Weighted Decline Sit Up
Primary Muscle Group: Abdominals
Secondary Muscle Group: Oblique’s
Equipment Needed: Decline sit up bench
The Benefits of Weighted Decline Sit Up
Decline situps increase spinal flexion and work the core muscles around the torso, thighs, and pelvis. These include the rectus abdominis, obliques, and rectus femoris.
A decline situp bench positions your upper body at an angle so that it’s lower than your hips and thighs. This positioning causes your body to work harder, since you have to work against gravity and through a wider range of motion. Decline sit ups are an effective core exercise to add to your fitness routine. They improve core strength, prevent injury, and help to stabilize your body.
These benefits can have a positive effect on your fitness routine and daily physical activities, making it easier to twist, bend, and extend your body.
They also strengthen the back, chest, and hip flexors, which are the inner hip muscles that bring the abdomen toward the thighs as you lift.
The movement allows your hips, low back, and core to work together to improve balance, stability, and posture. All of these benefits help to reduce low back pain, prevent injury, and make all types of movements easier.
If you are looking for other exercises that are the best for building muscle or wanting to lose body fat then you should check our Free Workout Plan or our Workout Plans With Coaching for professionally designed workout plans that have been proven to get results.
The Risks of doing Weighted Decline Sit Up
The decline sit-up can be risky enough when using perfect mechanics, but the risks get out of hand when people mindlessly manipulate the following variables:
Increasing the speed of the movement.
Increasing the load (holding a weight plate).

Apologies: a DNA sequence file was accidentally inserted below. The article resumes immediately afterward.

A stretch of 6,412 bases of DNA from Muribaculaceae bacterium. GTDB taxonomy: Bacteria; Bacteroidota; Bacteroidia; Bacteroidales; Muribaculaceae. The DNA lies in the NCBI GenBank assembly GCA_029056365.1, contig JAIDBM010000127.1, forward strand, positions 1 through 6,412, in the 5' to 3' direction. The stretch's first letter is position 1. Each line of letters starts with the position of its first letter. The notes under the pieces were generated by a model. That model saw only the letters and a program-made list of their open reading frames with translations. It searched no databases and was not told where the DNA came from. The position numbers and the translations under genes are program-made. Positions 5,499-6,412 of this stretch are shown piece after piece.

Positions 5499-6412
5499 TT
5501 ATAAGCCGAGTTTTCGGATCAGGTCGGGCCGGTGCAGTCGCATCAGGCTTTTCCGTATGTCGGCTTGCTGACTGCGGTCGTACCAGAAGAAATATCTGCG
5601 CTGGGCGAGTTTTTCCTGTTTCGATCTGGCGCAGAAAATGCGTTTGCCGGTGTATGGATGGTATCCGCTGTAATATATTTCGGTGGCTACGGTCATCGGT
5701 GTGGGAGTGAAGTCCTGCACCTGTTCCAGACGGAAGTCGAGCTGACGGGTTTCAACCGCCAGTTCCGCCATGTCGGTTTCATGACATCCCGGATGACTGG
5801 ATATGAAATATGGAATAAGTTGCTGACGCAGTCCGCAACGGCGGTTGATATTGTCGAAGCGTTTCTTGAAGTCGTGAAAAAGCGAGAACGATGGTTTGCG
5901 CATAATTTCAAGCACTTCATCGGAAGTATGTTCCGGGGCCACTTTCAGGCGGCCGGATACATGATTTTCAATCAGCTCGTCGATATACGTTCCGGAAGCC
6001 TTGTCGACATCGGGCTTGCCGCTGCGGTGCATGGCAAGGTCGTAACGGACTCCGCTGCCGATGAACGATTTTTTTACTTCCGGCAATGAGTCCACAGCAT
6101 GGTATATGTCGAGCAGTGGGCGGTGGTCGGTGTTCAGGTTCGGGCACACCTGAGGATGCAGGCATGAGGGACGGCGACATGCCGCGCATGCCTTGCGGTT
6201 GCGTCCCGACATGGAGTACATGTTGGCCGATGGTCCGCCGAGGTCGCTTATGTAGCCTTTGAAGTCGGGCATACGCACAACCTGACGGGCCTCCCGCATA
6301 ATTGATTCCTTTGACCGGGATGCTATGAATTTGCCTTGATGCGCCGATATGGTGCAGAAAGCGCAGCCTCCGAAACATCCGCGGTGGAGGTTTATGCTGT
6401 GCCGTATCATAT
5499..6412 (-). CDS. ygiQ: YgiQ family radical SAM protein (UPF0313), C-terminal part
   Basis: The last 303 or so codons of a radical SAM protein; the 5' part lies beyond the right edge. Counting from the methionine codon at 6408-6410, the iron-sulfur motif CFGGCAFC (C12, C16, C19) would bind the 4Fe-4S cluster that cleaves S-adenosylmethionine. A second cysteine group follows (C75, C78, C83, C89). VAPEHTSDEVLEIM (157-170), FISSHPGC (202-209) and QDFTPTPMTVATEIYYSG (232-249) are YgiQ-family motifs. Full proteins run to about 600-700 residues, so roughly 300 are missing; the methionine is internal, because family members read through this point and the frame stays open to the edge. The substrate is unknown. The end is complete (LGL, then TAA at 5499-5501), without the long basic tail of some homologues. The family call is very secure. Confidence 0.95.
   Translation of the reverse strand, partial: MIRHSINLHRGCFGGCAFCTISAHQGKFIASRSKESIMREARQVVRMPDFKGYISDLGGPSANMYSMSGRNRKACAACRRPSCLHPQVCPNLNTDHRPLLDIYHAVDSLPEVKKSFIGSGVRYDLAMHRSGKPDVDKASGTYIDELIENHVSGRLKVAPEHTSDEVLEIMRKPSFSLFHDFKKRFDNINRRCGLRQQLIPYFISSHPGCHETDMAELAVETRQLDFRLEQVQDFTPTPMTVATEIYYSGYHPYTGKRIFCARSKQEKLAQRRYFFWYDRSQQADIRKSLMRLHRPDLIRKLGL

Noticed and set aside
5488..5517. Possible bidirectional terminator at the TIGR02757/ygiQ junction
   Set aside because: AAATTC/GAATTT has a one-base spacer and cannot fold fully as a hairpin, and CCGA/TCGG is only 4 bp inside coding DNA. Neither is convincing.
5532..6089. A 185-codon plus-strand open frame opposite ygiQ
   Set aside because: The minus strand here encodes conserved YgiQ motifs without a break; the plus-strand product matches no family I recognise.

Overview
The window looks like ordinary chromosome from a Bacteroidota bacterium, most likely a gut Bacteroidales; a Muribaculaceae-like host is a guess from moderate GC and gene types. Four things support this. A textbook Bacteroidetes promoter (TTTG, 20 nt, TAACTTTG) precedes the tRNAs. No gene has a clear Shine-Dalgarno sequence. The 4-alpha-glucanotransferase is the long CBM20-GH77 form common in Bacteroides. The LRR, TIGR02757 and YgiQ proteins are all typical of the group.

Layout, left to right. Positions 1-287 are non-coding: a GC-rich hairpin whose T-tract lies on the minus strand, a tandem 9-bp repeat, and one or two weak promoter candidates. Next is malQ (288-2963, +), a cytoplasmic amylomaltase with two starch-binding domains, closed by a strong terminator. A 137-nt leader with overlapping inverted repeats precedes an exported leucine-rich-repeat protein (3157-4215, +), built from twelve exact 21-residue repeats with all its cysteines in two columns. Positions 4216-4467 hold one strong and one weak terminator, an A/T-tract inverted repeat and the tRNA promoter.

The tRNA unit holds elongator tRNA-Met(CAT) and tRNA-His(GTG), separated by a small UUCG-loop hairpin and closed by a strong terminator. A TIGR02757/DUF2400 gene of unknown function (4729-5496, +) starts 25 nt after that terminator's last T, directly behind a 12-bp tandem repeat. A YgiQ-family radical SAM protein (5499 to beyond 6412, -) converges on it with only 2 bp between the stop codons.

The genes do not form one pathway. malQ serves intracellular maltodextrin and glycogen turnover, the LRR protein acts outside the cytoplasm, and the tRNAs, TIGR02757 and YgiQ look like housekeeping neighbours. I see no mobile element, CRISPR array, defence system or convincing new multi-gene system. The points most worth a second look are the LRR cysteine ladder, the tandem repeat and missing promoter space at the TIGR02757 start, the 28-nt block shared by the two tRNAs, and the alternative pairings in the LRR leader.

Twisting, bending, or turning during end range spinal flexion.
If you're going to continue to use the decline sit-up in your program, perfect your movement using controlled muscular contractions and maintain as close to neutral posture as possible. If you don't, you'll end up paying the price with an injury.
How To Do Weighted Decline Sit Up
1. Sit on the bench with bent knees and your feet under the padded bar.
2. Hold a dumbbell, weight plate, or medicine ball across your chest or above your head.
3. Raise your torso up to bring your chest to your thighs.
4. Pause here for a few seconds before returning to the starting position.
For Perfect Technique
You can adjust the angle of the bench to increase or decrease the difficulty of the situp. As the angle of the decline bench increases, so does the difficulty of the exercise.
When doing a decline situp, be sure to tuck your chin into your chest to protect your neck. For comfort, support, and to avoid injury, choose a decline bench with a thick backrest.
Once you have mastered the Weighted Decline Sit Up you can try alternative exercises that target similar muscle groups such as;
How To Do A Butterfly Sit Up
1. Lie on your back with your knees pointing outwards and bottom of your feet touching each other.
2. Tuck your chin into your chest to lengthen the back of your neck.
3. Place your hands on your temples.
4. Exhale as you lift your upper body up toward your thighs.
5. Inhale as you slowly lower yourself back down to the floor.
How To Do Lying Leg Raises
1. How to: Lie on a mat on the floor, face up, legs extended.
2. Place your hands underneath your lower back and glutes so your pelvis is supported.
3. Begin to raise your legs toward the ceiling, pressing your thighs together and keeping the legs straight.
4. Lift until your hips are fully flexed and you can’t go any higher with straight legs, then lower back down and repeat.